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Thomas N. Burnette
Lt. Gen. Burnette in 1997
Born (1944-10-23)October 23, 1944
Died Expression error: Unrecognized punctuation character "{"., April 1, 2019(April 1, 2019-Expression error: Unrecognized word "october".-{{{3}}}) (aged Error: Need valid year, month, day)
Place of birth Georgia, U.S.
Place of death Savannah, Georgia, U.S.
Allegiance United States
Service/branch United States Army
Years of service 1962–2001
Rank Lieutenant General
Commands held 10th Mountain Division
2nd Brigade, 10th Mountain Division
2nd Battalion, 87th Infantry Division
Battles/wars Vietnam War
Awards Defense Distinguished Service Medal
Army Distinguished Service Medal (2)
Legion of Merit (4)
Spouse(s) Susan Elizabeth Hall (m. 1968–2019)

Thomas Nelson Burnette Jr. (October 23, 1944 – April 1, 2019)[1][2] was a retired lieutenant general in the United States Army. He served as deputy commander in chief of U.S. Joint Forces Command from 1999 to 2001 and deputy chief of staff for operations and plans of the United States Army from 1997 to 1999.

Early life and education

Born in Georgia, Burnette enlisted in the Army in June 1962. He entered West Point in July 1964 and graduated in 1968, commissioning as a second lieutenant of infantry. He later earned a master's degree in operations research from the Georgia Institute of Technology. Burnette is also a graduate of the United States Army Command and General Staff College and the Industrial College of the Armed Forces.[3][4][5]

Military career

In his early career, Burnette served with the 82nd Airborne Division in Vietnam, first as an enlistee and then platoon leader with 2nd Battalion. His command and staff positions were under the 82nd Airborne Division, 10th Mountain Division and the office of the Deputy Chief of Staff for Operations and Plans.[3][4]

As a brigadier general, Burnette served as commander of the 2nd Brigade, 10th Mountain Division. He then became executive officer to the Secretary of the Army before being assigned as assistant division commander of the 82nd Airborne Division.[3]

As a major general, Burnette commanded the 10th Mountain Division from July 1995 to July 1997. Future division commander Franklin L. Hagenbeck served as Burnette's chief of staff.[3][6][7]

Burnette's was confirmed for promotion to lieutenant general on June 27, 1997, with date of rank effective November 1, 1997.[8][9] He was assigned as the deputy chief of staff for operations and plans of the Army Staff from 1997 until 1999, before assuming his final assignment as deputy commander in chief of the United States Joint Forces Command from 1999 to 2001.[9] At his retirement ceremony, Burnette was awarded the Defense Distinguished Service Medal.[10]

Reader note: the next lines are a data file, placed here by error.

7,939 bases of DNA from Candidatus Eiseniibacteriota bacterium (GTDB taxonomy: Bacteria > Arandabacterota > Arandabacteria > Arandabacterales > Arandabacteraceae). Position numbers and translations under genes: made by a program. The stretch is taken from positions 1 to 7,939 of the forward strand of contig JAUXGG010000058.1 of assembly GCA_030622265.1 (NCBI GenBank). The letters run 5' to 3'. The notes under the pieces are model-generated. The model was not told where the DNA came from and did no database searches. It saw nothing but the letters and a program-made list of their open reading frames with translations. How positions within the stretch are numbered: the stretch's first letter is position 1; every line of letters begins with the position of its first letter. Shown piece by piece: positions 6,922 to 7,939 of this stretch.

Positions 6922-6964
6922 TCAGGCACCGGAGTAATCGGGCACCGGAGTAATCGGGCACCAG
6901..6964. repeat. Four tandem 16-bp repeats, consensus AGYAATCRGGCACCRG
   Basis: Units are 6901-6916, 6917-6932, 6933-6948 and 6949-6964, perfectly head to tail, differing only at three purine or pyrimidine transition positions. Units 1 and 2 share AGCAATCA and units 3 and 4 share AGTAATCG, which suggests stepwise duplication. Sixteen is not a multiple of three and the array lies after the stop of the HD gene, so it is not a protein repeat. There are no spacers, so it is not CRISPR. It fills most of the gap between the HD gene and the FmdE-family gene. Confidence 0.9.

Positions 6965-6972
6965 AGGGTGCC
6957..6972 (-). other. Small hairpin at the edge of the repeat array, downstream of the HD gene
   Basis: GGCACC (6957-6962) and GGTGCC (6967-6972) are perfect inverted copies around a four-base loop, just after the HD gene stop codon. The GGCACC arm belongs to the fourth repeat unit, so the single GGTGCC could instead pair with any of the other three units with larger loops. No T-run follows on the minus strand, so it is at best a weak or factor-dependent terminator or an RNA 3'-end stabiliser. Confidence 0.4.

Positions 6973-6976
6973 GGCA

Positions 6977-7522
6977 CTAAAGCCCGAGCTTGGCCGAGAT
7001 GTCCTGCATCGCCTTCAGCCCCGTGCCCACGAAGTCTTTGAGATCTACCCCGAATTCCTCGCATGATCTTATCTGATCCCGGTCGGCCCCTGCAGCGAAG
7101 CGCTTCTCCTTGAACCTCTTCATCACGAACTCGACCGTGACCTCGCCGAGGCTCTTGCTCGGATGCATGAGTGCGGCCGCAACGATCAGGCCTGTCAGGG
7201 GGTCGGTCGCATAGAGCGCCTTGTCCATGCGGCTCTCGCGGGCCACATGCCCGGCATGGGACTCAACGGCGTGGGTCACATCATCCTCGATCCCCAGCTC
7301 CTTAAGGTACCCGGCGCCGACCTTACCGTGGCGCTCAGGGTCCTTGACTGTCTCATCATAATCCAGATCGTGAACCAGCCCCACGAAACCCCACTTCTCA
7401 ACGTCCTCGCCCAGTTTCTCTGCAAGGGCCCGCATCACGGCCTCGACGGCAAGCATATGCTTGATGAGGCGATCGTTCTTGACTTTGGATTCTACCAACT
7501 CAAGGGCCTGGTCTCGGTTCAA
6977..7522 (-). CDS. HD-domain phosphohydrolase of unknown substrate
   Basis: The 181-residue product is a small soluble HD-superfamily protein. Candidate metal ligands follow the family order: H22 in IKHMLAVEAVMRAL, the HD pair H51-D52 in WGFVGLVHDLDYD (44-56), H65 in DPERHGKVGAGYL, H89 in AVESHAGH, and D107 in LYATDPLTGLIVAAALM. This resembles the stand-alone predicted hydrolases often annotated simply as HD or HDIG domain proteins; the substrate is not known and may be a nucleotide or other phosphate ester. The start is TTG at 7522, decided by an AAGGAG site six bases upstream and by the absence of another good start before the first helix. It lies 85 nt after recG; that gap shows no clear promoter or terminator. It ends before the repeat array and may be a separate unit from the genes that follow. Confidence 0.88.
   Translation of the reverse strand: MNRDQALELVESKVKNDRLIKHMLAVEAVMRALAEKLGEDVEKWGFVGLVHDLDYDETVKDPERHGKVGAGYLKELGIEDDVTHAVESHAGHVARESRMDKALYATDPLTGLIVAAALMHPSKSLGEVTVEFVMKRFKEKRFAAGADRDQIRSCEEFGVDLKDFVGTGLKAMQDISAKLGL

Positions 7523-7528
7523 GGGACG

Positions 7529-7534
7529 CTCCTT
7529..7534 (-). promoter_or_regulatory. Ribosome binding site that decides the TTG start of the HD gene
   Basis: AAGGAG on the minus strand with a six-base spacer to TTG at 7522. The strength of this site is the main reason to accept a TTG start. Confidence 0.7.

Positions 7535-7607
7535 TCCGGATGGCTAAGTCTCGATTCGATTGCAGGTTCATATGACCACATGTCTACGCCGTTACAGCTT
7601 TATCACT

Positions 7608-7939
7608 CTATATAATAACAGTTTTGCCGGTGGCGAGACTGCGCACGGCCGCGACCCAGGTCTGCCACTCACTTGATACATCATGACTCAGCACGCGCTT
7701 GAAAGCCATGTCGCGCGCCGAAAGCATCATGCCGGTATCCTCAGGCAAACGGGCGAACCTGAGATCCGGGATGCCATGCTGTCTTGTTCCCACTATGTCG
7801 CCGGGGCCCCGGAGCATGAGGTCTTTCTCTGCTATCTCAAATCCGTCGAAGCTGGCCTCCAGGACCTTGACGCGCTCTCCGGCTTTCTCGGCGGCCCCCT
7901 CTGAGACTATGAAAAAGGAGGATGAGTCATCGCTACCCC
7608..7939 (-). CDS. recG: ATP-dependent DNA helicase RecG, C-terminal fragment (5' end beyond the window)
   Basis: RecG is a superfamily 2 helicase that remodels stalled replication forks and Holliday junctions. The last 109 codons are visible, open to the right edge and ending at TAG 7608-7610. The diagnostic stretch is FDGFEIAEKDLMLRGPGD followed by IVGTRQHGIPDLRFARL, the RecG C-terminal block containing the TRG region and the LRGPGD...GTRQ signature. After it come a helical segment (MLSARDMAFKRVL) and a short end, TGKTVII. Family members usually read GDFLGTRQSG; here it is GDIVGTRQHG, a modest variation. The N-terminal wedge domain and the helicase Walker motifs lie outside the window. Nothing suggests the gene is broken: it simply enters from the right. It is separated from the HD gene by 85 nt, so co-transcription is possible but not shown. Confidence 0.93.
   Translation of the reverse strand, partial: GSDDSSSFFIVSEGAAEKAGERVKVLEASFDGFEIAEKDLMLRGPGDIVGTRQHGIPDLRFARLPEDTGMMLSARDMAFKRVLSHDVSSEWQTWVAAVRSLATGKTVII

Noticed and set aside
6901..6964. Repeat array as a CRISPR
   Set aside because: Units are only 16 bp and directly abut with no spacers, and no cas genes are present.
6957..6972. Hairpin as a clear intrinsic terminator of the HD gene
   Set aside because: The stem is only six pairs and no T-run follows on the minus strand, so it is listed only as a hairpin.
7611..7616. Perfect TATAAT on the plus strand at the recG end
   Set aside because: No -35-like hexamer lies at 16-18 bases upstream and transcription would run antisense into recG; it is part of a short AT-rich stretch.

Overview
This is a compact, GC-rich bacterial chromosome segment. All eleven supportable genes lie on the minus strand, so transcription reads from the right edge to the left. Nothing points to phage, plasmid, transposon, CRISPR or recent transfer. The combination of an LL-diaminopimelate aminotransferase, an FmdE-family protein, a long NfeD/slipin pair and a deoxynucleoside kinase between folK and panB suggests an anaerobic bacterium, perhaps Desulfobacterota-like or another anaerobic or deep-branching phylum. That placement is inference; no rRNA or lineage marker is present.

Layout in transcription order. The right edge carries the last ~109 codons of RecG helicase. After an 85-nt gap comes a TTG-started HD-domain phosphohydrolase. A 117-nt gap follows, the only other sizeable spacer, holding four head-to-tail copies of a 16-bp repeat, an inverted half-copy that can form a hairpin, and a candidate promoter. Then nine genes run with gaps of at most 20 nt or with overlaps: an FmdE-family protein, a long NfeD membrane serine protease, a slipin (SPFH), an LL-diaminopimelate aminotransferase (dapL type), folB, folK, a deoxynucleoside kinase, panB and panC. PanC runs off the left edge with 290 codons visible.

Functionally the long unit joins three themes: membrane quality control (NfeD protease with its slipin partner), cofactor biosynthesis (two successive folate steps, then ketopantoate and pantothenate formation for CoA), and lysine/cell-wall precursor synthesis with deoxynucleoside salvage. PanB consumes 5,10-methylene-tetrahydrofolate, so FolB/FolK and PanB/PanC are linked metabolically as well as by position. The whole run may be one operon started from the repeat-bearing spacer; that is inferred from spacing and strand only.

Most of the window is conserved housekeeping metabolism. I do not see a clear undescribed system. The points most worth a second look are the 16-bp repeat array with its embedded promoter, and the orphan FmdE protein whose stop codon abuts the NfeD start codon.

Later life and death

From 2001 to 2012, Burnette served as a senior mentor to a number of U.S. Army-affiliated corporations. He died in an apparent murder-suicide at his home on April 1, 2019 in Savannah, Georgia, where he and his wife Susan were found dead by Chatham County police.[4][11] His body was cremated upon completion of the investigation.[12]

Personal life

Burnette was introduced to Susan Elizabeth Hall (February 14, 1947 – April 1, 2019)[13] in 1967 by his brother Ronald in Atlanta, and they married in 1968. They have two children.[4]

References

  1. U.S. Army Register: Active and Retired List. I. Washington, D.C.: U.S. Government Printing Office. 1966-01-01. p. 81. https://books.google.com/books?id=TQXlqNdaUzAC&q=burnette&pg=PA20. Retrieved 2021-11-23. 
  2. "USMA User Page - LTG Thomas N. Burnette Jr. USA (Retired)". https://www.west-point.org/users/usma1968/27327/. 
  3. 3.0 3.1 3.2 3.3 "United States Army Combat Forces Journal, Volume 47". U.S. Army Public Affairs. October 1997. p. 112. https://books.google.com/books?id=CWgfcT1eo10C&dq=thomas+n.+burnette+jr.+enlisted&pg=RA9-PA112. 
  4. 4.0 4.1 4.2 4.3 "Obituary of Thomas Nelson Burnette, Jr. (LTG, US Army, ret.)". https://www.carteroglethorpe.com/obituary/thomas-burnette-jr-ltg-us-army-ret. 
  5. "Class of 1968—Register of Graduates". Official Register of the Officers and Cadets. United States Military Academy. 1969. p. 844. https://books.google.com/books?id=8HabECJ71A0C&pg=PA789. Retrieved 2021-11-23. 
  6. MacDonald, Thomas D., Chief of Staff; Kobylanski, Lori J., Chief, Administrative Services Division, Directorate of Human Resources (2015-04-20). Fort Drum Pamphlet 600-5: 10th Mountain Division (Light Infantry) and Fort Drum Standards. Fort Drum, NY: 10th Mountain Division (Light Infantry). p. 31. http://www.drum.army.mil/Publications/Documents/Forms/DispForm.aspx?ID=1. Retrieved 2021-12-02. 
  7. Loeb, Vernon (2002-02-24). "Division That Follows Subtraction". https://www.washingtonpost.com/archive/politics/2002/02/24/division-that-follows-subtraction/a9e9ff2c-c696-44f5-b20c-6a1926d89c0b/. 
  8. "PN346 — Maj. Gen. Thomas N. Burnette Jr. — Army, 105th Congress (1997-1998)". https://www.congress.gov/nomination/105th-congress/346. 
  9. 9.0 9.1 "Department of Defense General/Flag Officer Worldwide Roster, December 1997". Defense Technical Information Center. December 1997. https://apps.dtic.mil/sti/pdfs/ADA337194.pdf. 
  10. "Defense Distinguished Service Medal to LTG Thomas N. Burnette". https://valor.militarytimes.com/hero/143501. 
  11. "Chatham Co. Coroner identifies 2 involved in murder-suicide". https://www.wtoc.com/2019/04/01/chatham-co-police-conduct-investigation-into-murder-suicide/. 
  12. "LTG Thomas Nelson Burnette Jr.". https://www.findagrave.com/memorial/198998015/thomas-nelson-burnette. 
  13. "Obituary of Susan Elizabeth "Sue" Burnette". https://www.findagrave.com/memorial/198997702/susan-elizabeth-burnette. 

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